Should there be different pressure in each tire? Well, it is a reasonable question given the fact that we tire folks tell owners of motorhomes to get “4-corner weights,” especially if you have a Class A. But the quick answer is no, you do not need different inflation for each tire. The proper inflation for all the tires on any axle is at least as much as the pressure needed for the heaviest tire position on that axle.
Now, let’s be sure we all understand what I am talking about. “4-corner weighing” means learning the weight of each tire position on your RV, i.e., RF, LF, RR and LR. For most motorhomes the rear positions have “dual” tires, which mean two tires, side by side, on each end of the rear axle. Note I said “tire position,” not each tire. The Load & Inflation tables give the minimum inflation for “single” or front tire position and a different inflation for the tires in a “dual” application. So we do not need to weigh each individual tire as we know that when properly matched by OD, a pair of tires in a dual position have essentially equal loading on each tire.
I can hear some asking about large Class A’s that have a “tag” axle. Yes, you need to get the load on the tire on each end of your “tag,” so you will be getting the load on 6 tire positions.
Where to get weighed
Here is a YouTube video of one RV getting weights from RVSEF at an FMCA Convention. Select Conventions here for more information.
Now, not everyone will be able to get to an FMCA Convention, but you can get “4-corner weight” at some Escapees events. It is also possible to learn your weight for each tire position and use this FORM to help you do the math.
Learning the actual corner weights is important as some large RVs have discovered a side-to-side unbalance of 1,000 lbs. That means some tires will be operating in overload and the driver will not know it until maybe they have a tire failure.
Smaller RVs can probably get away with just learning the weight on each axle with the RV and TV loaded to its heaviest, and this can be done at Truck Scales.
Then calculate 51% or 52% for each axle, and then use that weight number to confirm you are not exceeding the load capacity of the tires. However, this is not a substitute for learning individual tire position loads at least once in the life of your RV.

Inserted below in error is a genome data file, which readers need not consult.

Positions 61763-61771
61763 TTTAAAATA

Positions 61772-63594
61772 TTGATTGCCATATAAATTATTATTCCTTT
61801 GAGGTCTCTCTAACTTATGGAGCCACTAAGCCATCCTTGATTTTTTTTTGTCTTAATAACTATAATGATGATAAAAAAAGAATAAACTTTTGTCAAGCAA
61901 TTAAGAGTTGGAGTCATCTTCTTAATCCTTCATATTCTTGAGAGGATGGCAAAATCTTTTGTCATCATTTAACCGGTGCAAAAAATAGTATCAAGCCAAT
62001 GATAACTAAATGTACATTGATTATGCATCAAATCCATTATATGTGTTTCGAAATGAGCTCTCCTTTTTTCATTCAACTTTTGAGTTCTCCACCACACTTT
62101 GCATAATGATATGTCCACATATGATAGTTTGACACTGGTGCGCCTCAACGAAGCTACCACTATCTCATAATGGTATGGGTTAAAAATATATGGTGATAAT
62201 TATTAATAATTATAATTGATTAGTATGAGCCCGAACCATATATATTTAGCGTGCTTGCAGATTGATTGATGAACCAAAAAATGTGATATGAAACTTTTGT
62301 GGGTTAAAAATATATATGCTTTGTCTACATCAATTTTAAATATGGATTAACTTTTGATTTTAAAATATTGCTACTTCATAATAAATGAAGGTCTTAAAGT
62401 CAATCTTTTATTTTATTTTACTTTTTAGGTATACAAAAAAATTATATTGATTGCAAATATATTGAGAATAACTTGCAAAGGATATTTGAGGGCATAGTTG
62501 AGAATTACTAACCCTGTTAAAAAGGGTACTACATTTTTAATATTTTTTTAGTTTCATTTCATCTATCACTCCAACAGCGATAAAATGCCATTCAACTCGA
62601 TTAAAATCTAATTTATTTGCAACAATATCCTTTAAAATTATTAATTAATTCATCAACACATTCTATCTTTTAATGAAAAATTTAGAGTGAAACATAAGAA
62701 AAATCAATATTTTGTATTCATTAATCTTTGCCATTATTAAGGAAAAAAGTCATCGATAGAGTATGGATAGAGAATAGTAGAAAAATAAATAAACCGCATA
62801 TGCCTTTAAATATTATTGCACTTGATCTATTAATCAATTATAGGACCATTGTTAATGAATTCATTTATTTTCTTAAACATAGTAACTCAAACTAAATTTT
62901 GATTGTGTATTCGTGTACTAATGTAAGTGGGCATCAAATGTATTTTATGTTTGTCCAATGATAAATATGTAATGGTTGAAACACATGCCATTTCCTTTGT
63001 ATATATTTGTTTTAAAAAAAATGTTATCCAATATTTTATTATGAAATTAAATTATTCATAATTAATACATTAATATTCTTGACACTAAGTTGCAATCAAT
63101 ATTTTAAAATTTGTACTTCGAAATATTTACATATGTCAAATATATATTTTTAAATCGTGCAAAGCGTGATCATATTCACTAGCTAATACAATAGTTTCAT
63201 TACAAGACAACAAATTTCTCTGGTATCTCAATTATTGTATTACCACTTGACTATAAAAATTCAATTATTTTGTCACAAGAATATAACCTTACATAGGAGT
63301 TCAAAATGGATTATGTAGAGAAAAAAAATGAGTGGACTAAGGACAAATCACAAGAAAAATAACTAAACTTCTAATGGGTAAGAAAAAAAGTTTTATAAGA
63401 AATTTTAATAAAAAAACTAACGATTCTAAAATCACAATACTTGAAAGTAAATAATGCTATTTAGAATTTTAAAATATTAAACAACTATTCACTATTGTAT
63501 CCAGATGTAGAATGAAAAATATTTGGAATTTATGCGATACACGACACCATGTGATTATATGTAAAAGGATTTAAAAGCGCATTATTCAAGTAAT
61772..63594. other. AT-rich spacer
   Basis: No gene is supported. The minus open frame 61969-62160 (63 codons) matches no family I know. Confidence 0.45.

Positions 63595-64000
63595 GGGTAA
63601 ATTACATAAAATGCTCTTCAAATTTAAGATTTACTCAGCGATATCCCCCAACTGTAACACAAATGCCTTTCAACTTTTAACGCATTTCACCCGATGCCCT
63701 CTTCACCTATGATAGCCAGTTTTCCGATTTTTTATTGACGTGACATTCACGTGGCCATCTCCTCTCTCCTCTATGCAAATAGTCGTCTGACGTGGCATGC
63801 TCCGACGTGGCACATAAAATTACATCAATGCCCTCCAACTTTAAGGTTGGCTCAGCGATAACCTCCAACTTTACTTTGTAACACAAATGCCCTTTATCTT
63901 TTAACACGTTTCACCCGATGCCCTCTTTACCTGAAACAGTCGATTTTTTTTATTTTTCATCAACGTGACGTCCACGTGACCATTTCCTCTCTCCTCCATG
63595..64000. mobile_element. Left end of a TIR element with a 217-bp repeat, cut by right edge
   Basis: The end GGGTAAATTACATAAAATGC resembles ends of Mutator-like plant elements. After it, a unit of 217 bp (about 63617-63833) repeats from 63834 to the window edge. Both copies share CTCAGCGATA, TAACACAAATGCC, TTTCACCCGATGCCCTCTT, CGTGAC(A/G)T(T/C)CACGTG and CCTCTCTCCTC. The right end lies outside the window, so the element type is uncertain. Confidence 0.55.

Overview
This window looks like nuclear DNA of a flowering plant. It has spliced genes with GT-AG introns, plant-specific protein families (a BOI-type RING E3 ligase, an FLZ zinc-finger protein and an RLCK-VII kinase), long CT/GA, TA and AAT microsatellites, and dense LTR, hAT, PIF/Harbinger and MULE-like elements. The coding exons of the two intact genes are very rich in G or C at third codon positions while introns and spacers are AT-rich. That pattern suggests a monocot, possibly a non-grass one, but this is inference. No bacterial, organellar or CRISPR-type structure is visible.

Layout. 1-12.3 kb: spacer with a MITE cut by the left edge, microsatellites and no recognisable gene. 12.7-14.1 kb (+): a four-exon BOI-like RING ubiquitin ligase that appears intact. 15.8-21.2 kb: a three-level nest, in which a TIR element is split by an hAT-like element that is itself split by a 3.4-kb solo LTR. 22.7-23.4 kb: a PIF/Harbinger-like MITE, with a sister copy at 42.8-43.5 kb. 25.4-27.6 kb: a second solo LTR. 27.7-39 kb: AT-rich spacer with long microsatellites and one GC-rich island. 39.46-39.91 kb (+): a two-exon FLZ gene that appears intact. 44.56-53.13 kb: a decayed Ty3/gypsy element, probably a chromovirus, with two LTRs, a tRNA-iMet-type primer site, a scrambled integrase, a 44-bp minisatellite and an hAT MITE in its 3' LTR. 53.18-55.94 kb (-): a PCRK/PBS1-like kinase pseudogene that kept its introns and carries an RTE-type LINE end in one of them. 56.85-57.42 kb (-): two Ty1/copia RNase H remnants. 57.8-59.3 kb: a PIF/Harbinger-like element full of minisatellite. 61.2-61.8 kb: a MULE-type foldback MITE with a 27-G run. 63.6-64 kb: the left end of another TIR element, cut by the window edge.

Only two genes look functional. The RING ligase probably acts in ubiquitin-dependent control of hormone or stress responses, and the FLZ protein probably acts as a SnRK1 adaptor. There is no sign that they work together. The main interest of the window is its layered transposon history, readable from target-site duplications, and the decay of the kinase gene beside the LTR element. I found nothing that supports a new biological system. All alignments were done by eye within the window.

Weights for towables
For towables, including 5ers, your calculated heavy weight should be no more than 90% of the tire capacity when inflated per the Load & Inflation tables. So you may need to adjust your cold inflation or move some of your “stuff” around to get a better balance of loading.
This estimate of 52% of the axle weight is not as good to use on heavier Class A RVs as the double or triple slides and residential refrigerators and large volume fuel or holding tanks can easily exceed a couple of percent side-to-side imbalance.
Your dry weight is not important when we are talking about tire loading. The GAWR (Gross Axle Weight Rating) is just a number for all the tires on any one axle. The tire on the passenger side has no idea what the load on the driver side, is so you can’t average the axle weight to learn the max weight on the heavier loaded tire.
CAT scales are not designed or intended to be used to get one side of an axle weight, and to do so is against CAT policy. But some people have found local gravel pits or grain silo operations that can do one end of an axle and with that information, you can use the form above to do your own calculation. Once you learn your 4-corner weights you will know if you need to move some stuff around to get a better balance, or change inflation, or even off-load some stuff to avoid overloading your tires.
After getting my Class C 4-corner weights, I knew I was within 2% of being in balance. I still get on a CAT scale every year or so and confirm my individual axle weights have not crept up. If I ever discover an axle weight is significantly different on a CAT scale from the total for the ends of that axle with my 4-corner weighing, I know I need to take some action.
Have a tire question? Ask Roger on his RV Tires Forum here. It’s hosted by RVtravel.com and moderated by Roger. He’ll be happy to help you.
Read more from Roger Marble on his blog at RVtiresafety.net or on RVtravel.com.
We have found ALL classes of RVs can have the imbalance/overloading problem. In fact, the smaller RVs are easier, and no less likely, to overload because of the lower Occupant and Cargo Carring Capacity. (OCCC)
Admittedly I don’t have knowledge of all TPM systems only the system I had on my former motor home which had one setting for all tires. Do other systems have the capability to monitor individual corners?
The best tire pressure monitoring system would monitor and report each individual tire pressure. However, the most basic system could give warning if any monitored tire lost pressure requiring all tires to be inspected when low pressure was detected. In the case of dual tires, it is important to keep both properly inflated as if one tire’s pressure loss is 20-percent or more, it is a run flat and should be dismounted and inspected, not just aired up. The other tire will potentially be over loaded next to a low or flat tire.
I posted a question a week ago to Roger about tire pressure. No response. What gives?
Hi, Tom. Don’t feel bad. I asked him a question a few days ago but haven’t heard back either. 😉 He’s been tied up presenting many seminars at the FMCA Convention in Perry, GA, this week. So, once he’s done with that he’ll probably get back to you. Have a great day. 😀 –Diane at RVtravel.com